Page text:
This is the story of Magnus Pym, from his childhood to the end of his career in middle age. As a young man, there is little doubt that his father Rick was the most influential character in ...
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The murder of a Soviet defector forces his old handler, British spymaster George Smiley, out of retirement. His investigation leads to an old nemesis, the Soviet spymaster known only as Karla. This will be their final dance.
Taken from the book by John le Carre, George Smiley rallies to the aid of his former intelligence colleague, Ailsa Brimley, to investigate a mysterious letter from a junior master's wife at... See full summary »
In London, a naive young politician becomes a suspect when his female assistant and mistress is killed in a suspicious accident. The politician's investigative journalist friend and his team uncover a government conspiracy.
This is the story of Magnus Pym, from his childhood to the end of his career in middle age. As a young man, there is little doubt that his father Rick was the most influential character in his life. Rick was a raconteur, con man, thief, black marketer and all in all, simply larger than life. From a young age, Rick included Magnus in his schemes and the young man learned that you would do anything for the ones you love. When a university student in Switzerland, Pym meets the other person who will have the greatest influence in his life, Axel, a Czech refugee. As Pym enters his career in the British Secret Service, his relationship with Axel and the values he developed in childhood lead him down his own path of betrayal and loyalty.Written by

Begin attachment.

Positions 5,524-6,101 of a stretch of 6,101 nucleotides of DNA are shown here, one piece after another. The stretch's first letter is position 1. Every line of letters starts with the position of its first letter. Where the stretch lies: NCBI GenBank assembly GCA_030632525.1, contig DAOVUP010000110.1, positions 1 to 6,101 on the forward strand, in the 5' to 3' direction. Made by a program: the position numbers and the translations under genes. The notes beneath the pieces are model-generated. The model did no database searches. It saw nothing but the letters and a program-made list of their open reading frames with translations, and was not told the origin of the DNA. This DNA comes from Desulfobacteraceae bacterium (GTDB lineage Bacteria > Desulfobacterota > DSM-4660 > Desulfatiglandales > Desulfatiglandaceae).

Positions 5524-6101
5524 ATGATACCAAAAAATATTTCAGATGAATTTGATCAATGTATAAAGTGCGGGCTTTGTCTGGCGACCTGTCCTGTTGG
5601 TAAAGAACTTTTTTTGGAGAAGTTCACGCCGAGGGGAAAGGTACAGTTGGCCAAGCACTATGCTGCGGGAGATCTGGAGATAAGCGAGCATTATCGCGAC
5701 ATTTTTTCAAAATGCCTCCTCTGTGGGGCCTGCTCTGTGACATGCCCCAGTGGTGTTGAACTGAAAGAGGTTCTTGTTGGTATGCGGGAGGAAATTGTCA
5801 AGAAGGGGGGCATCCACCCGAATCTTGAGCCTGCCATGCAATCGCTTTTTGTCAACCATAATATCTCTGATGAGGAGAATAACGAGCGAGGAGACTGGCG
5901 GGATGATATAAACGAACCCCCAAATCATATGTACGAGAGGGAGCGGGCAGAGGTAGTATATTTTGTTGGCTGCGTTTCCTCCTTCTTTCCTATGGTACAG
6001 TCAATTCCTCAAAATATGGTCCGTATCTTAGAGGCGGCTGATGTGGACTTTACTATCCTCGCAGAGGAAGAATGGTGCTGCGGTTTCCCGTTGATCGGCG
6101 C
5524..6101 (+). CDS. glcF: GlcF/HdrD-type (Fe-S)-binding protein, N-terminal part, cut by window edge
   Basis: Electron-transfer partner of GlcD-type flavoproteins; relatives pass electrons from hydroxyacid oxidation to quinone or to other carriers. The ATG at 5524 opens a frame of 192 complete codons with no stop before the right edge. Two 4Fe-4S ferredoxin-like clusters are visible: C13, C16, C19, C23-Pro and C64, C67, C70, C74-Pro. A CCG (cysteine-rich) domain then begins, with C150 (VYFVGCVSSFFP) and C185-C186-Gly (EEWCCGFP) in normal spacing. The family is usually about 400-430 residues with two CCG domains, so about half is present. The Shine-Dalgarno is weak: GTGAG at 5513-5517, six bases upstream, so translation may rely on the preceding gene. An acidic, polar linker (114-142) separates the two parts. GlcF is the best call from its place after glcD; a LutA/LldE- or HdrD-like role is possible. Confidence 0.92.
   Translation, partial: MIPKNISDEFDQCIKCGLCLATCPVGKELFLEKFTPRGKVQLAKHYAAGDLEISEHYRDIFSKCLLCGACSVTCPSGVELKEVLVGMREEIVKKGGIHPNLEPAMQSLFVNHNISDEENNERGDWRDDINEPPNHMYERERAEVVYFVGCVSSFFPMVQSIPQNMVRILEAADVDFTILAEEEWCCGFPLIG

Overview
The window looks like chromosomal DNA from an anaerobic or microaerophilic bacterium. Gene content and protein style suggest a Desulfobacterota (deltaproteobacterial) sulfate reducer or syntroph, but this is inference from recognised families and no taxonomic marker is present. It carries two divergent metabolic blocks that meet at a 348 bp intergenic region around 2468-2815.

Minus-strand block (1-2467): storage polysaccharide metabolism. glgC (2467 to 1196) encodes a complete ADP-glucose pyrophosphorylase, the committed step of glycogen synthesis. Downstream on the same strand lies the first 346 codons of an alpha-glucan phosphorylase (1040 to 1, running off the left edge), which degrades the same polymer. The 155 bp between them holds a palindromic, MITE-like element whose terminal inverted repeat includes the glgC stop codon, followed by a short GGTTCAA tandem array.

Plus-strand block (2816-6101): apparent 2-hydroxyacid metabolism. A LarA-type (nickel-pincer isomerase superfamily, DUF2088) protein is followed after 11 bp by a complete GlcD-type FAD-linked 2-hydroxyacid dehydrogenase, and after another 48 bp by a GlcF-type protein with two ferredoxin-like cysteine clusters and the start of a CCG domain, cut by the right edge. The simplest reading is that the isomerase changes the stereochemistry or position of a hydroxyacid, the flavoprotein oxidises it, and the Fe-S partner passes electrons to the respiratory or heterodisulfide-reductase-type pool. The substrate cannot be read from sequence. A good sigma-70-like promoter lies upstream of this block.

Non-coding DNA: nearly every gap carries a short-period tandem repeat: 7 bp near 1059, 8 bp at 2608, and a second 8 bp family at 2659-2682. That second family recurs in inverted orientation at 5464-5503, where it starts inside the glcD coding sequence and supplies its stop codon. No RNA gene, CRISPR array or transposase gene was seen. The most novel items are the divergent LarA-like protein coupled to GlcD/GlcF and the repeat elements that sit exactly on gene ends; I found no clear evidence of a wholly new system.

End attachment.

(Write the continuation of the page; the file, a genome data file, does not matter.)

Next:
According to the BBC website, John le Carré's "The Night Manager is partially autobiographical". The site states: "Though le Carré's most autobiographical book is 'A Perfect Spy', there are elements of personal history in 'The Night Manager'. The villain, Roper, may owe something to le Carré's father. Biographer Adam Sisman suggests early drafts featured a 'genial but menacing' father figure engaged in a battle with Jonathan Pine, the night manager recruited by British intelligence who is struggling to overcome a 'locked-up childhood" devoid of women'." See more »